Your water heating will depend on how much hair washing and rinsing you do and how you dry hair. There is an eco aware training scheme set up by Prof Denise Baden of Southampton University. Adopting the changes identified in the Sustainable Salon Certification saves the average four-seat salon 286,000 litres of water, 24150 kWh of energy and £5,300 a year. Note the phrase "save" it suggests that salons spend quite a bit on their utility bills. The training is online, free and only takes a few hours and gives you plenty of food for thought.

For an information overview see here https://esrc.ukri.org/news-events-and-publications/impact-case-studies/cutting-carbon-footprints-in-the-service-sector/

And the training and certification is
https://ecohairandbeauty.com

And there's an interesting ted talk here

I don't do hair so I can't really help - we get through 2-3 loo rolls a week and our water bill is £18.50 a month. I've worked really hard to get our heating bills down with insulation and Eco infrared heating but we still spend £250 a month in winter and about £100/£150 in summer depending on how many cooling fans we switch on. This doesn't include heating water for hair washing which is the biggest cost.

i use far infrared heating panels in my salon which are the cheapest solution for me, I believe you can get infrared water heaters as well. At present gas is by far the cheapest form of heating but that is likely to change as the electricity grid supply is getting cleaner and pricing reflects pollution costs as well as supply costs.

My salon gets uncomfortably hot in heatwaves because we face the morning sun and have a large glass window. I'm looking into fitting blinds or awnings to reduce the hear and it turns out that we also benefit from "free" solar heating in the cold months of the year so I need a summer only shading option, not a blot the sun out all year round option.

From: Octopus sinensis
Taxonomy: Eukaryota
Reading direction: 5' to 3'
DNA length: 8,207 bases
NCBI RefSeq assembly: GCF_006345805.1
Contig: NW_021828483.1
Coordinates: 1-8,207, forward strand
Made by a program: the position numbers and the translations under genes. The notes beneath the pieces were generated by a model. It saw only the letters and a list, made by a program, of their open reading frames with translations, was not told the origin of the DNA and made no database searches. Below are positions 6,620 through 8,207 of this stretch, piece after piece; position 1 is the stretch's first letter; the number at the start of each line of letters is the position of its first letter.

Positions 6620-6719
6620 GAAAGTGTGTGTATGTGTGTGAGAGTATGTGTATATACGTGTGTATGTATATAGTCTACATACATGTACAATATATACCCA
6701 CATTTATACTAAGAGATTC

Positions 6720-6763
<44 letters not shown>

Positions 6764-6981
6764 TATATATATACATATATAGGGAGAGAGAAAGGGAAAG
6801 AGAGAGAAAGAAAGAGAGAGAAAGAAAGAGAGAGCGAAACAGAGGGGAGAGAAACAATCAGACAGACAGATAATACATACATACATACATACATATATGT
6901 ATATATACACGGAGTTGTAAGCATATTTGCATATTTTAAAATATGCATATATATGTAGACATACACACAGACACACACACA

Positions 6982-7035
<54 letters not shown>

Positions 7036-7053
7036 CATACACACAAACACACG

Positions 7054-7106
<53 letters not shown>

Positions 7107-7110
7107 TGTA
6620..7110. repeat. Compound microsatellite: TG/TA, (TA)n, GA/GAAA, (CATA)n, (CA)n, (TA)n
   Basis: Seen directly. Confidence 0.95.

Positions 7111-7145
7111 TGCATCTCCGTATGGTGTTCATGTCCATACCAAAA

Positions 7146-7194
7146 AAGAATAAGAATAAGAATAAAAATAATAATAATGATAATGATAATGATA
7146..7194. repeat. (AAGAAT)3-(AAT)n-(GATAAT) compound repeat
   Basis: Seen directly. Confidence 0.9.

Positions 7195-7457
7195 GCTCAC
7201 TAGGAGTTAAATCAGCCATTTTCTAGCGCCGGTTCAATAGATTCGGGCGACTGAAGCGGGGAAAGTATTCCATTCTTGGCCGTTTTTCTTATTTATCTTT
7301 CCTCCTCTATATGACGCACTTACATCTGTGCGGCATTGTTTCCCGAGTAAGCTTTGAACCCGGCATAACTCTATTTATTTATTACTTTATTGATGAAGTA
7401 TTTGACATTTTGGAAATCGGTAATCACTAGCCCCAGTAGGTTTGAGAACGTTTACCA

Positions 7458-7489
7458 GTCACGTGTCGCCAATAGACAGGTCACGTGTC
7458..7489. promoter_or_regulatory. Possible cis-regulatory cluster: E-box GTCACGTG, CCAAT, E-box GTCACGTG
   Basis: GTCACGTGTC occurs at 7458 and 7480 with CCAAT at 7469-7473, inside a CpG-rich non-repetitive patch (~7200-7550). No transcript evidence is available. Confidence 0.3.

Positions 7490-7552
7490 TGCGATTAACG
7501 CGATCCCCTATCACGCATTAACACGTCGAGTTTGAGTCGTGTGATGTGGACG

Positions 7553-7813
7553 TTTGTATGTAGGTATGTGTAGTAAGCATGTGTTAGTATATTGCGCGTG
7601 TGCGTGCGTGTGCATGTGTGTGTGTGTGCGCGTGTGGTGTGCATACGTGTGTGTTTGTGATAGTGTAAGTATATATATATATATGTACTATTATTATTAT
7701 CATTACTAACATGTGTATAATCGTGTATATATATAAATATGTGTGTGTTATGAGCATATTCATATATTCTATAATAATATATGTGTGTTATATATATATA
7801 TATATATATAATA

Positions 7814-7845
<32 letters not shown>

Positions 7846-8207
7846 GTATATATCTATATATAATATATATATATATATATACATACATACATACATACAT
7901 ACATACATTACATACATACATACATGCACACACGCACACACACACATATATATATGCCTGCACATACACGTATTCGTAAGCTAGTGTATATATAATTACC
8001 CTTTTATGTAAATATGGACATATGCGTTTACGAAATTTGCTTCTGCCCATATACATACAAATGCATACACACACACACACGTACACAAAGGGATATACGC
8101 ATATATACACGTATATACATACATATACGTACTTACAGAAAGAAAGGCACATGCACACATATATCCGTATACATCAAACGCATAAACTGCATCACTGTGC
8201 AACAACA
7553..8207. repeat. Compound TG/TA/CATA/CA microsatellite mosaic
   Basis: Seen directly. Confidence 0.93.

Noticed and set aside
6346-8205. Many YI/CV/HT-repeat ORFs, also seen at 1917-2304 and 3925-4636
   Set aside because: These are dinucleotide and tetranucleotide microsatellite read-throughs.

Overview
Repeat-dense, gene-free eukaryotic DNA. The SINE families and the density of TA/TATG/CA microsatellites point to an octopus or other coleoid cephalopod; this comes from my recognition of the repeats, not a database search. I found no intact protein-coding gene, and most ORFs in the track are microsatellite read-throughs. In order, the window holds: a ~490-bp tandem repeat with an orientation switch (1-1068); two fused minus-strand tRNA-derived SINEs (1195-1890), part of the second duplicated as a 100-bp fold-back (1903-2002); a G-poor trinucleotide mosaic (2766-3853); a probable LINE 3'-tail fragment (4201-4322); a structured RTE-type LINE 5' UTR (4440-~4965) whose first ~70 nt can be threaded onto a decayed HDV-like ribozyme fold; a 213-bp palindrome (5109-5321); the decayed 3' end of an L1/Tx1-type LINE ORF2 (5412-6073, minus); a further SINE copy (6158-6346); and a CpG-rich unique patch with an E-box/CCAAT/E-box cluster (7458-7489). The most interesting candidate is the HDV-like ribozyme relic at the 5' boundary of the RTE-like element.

Lots to think about. If either of you are working in a salon at present, discreetly read the electricity meters every week. If you do some sums on energy consumption and number of chairs you should get at least some feel of costs. Electricity is around 25p per kilowatt.

Hope this is helpful. Good luck
That's incredibly helpful- I'm going to look into this too.

A word to the wise- an awning that stops the sun getting to your glass will be more effective than a blind that is trying to deflect the light that has already been heated by your glass.
 

TheOracle

New Member
So a friend and I have made the plunge and have decided to open a hair. We shall be having 5 hair stations, 2 back washes and 1 beauty room.

We have managed to get rough monthly prices on most things but struggling to get an idea of electricity, gas and water prices! Can anyone give us a rough idea what we shall be paying?

Many thanks guys
I can't help with this, however ensure you source your energy from a commercial broker- many Utilty Warehouse partners also do commercial ( My mate does this). A broker works on your behalf to get the best deal, and they can help with water, and pdq machines too.
 

TheDuchess

Well-Known Member
The Oracle, thanks very much
A word to the wise- an awning that stops the sun getting to your glass will be more effective than a blind that is trying to deflect the light that has already been heated by your glass.
. Sounds so obvious when you explain it.

My issue is that an awning will be a lot more expensive to install and require listed building consent. Will a blind make much of a difference do you think?
 

TheOracle

New Member
The Oracle, thanks very much . Sounds so obvious when you explain it.

My issue is that an awning will be a lot more expensive to install and require listed building consent. Will a blind make much of a difference do you think?
An awning will stop the light hitting the glass and being heated whilst going through it.
A blind stops the glare of the light but doesn't prevent the light being heated.

If you'll be there longer term it would be worth exploring the expense. If you could reduce your cooling bills by £100 a month for an average 6 months a year how many years would that need to pay off the investment?
You could also get your salon logo and details on it as marketing, and potentially in the summer create a little shaded seating area for clients who are waiting if your council allows such a thing.